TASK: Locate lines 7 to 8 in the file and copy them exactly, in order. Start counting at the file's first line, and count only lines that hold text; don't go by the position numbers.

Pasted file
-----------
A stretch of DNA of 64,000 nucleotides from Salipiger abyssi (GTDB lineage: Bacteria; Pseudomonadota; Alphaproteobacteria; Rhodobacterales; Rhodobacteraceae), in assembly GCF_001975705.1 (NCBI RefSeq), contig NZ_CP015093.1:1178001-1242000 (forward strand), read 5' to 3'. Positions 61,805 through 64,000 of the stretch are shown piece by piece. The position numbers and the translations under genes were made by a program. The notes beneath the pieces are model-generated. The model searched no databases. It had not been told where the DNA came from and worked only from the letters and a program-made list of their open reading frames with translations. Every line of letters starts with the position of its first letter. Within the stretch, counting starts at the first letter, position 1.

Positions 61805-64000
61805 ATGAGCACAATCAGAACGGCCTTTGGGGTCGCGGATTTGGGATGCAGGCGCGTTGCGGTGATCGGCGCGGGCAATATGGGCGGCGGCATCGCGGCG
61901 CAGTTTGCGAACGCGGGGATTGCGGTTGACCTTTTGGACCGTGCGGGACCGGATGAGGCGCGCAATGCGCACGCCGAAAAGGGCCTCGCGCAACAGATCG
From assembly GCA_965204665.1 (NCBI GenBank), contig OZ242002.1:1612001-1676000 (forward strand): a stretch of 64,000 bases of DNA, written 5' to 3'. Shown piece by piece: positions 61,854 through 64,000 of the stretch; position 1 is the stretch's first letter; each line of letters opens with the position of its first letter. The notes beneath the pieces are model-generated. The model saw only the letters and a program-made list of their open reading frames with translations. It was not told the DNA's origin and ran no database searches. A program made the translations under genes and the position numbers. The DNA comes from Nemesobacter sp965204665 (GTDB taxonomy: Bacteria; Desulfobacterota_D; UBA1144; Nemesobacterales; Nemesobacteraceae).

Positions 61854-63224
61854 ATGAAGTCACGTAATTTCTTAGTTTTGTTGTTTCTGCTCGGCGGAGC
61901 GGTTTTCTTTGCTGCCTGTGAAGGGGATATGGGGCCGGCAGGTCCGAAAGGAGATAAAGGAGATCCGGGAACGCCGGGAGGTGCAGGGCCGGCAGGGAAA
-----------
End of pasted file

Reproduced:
61854 ATGAAGTCACGTAATTTCTTAGTTTTGTTGTTTCTGCTCGGCGGAGC
61901 GGTTTTCTTTGCTGCCTGTGAAGGGGATATGGGGCCGGCAGGTCCGAAAGGAGATAAAGGAGATCCGGGAACGCCGGGAGGTGCAGGGCCGGCAGGGAAA